Lesson One: The Lord rejoices over one sinner’s salvation.

Notice it says there is joy BEFORE THE ANGELS. This isn’t simply saying there’s joy in heaven. I’m sure there is joy in heaven when a sinner repents, but this is talking about the joy of God Himself, because He’s the One before the angels!

Aa we continue to prepare for The Exchange, one of the applications from these parables for our church is we should also rejoice over lost sinners who are found. To do so is to be like God.

There are two themes in these parables. The first is joy. The word joy or rejoice occurs five times in verses five through 10.

Have you ever wondered what brings God joy?

I’m sure:

  • When we have marriages that reflect Christ and the church it brings God joy.
  • When we raise our kids in the fear and admonition of the Lord it brings Him joy.
  • When children obey and honor their parents it brings Him joy.

But it seems clear that one thing in Scripture brings God more joy than anything else, and that is lost sinners being saved.

Sadly, William Barclay said many of the religious people in Jesus’s day had a saying…

 “There will be joy in heaven over one sinner who is obliterated before God.”

In other words, the thinking of the day – and it is not hard to believe considering the religious leaders’ criticism of Jesus in verse two – was that the Lord rejoiced over people’s condemnation.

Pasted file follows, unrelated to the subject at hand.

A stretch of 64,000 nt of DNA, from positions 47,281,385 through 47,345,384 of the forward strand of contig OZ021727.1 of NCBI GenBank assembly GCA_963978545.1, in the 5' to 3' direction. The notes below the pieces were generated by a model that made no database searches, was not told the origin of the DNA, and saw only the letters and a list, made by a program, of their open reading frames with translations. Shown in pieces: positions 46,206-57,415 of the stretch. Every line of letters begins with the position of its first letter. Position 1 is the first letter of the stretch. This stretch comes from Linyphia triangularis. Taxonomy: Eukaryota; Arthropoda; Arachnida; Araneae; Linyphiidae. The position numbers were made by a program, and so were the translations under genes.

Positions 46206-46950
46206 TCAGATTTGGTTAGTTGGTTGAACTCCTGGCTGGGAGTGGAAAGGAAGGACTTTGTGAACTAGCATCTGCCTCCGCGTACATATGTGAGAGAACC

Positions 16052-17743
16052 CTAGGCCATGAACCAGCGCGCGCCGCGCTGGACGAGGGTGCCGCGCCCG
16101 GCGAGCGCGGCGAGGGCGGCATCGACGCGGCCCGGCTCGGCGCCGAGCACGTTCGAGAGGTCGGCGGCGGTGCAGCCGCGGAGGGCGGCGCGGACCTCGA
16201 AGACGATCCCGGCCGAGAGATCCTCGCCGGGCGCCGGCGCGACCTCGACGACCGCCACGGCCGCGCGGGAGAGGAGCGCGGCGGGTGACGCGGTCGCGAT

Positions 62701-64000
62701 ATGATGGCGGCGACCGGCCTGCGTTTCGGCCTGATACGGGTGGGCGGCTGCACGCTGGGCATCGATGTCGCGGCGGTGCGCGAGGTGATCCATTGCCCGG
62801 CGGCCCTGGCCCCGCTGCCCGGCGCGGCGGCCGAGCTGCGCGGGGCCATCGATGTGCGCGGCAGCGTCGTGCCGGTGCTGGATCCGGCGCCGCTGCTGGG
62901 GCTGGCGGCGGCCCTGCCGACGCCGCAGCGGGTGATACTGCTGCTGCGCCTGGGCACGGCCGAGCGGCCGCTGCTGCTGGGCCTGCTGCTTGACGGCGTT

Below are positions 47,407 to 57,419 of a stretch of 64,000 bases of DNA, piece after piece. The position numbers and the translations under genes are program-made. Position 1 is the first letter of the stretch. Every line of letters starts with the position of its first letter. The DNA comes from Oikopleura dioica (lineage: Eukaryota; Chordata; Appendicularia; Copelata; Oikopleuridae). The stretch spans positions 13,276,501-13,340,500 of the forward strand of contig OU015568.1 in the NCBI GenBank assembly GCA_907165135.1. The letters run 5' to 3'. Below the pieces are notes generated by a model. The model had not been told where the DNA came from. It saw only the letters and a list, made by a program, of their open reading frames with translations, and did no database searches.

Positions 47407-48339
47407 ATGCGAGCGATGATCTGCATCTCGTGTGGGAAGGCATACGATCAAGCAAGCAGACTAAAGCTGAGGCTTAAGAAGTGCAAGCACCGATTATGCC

So Jesus preached these parables to show the opposite is true.

In the account, notice the grumbling of the religious leaders is contrasted with the Lord’s joy over lost sinners being saved:

  • Luke 15:2 The Pharisees and the scribes GRUMBLED, saying, “This man receives sinners and eats with them.”
  • Luke 15:5 And when he has found it, he lays it on his shoulders, REJOICING. 6 And when he comes home, he calls together his friends and his neighbors, saying to them, ‘REJOICE with me, for I have found my sheep that was lost.’ 7 Just so, I tell you, there will be more JOY in heaven over one sinner who repents than over ninety-nine righteous persons who need no repentance. 9 And when she has found it, she calls together her friends and neighbors, saying, ‘REJOICE with me, for I have found the coin that I had lost.’ 10 Just so, I tell you, there is JOY before the angels of God over one sinner who repents.”

There is complaining on earth but rejoicing in heaven over the same event. This shows how far the religious leaders were from the heart of God.

More than likely these parables also serve as subtle criticisms of the religious leaders. The shepherd and the woman call together their friends and neighbors to tell them to rejoice over the lost sheep and lost coin that are found, and the idea is the religious leaders should be rejoicing too…versus criticizing Jesus for finding and saving them.

Also, I want you to think about something…

The parable could talk about the shepherd finding lots of lost sheep, or the woman finding multiple lost coins. But instead, the emphasis is on one person:

  • Luke 15:4 “What man of you, having a hundred sheep, if he has lost ONE OF THEM, does not leave the ninety-nine in the open country, and go after the ONE THAT IS LOST, until he finds it?
  • 7 Just so, I tell you, there will be more joy in heaven over ONE SINNER who repents than over ninety-nine righteous persons who need no repentance.
  • 8 “Or what woman, having ten silver coins, if she loses ONE coin, does not light a lamp and sweep the house and seek diligently until she finds it?
  • 10 Just so, I tell you, there is joy before the angels of God over ONE SINNER who repents.”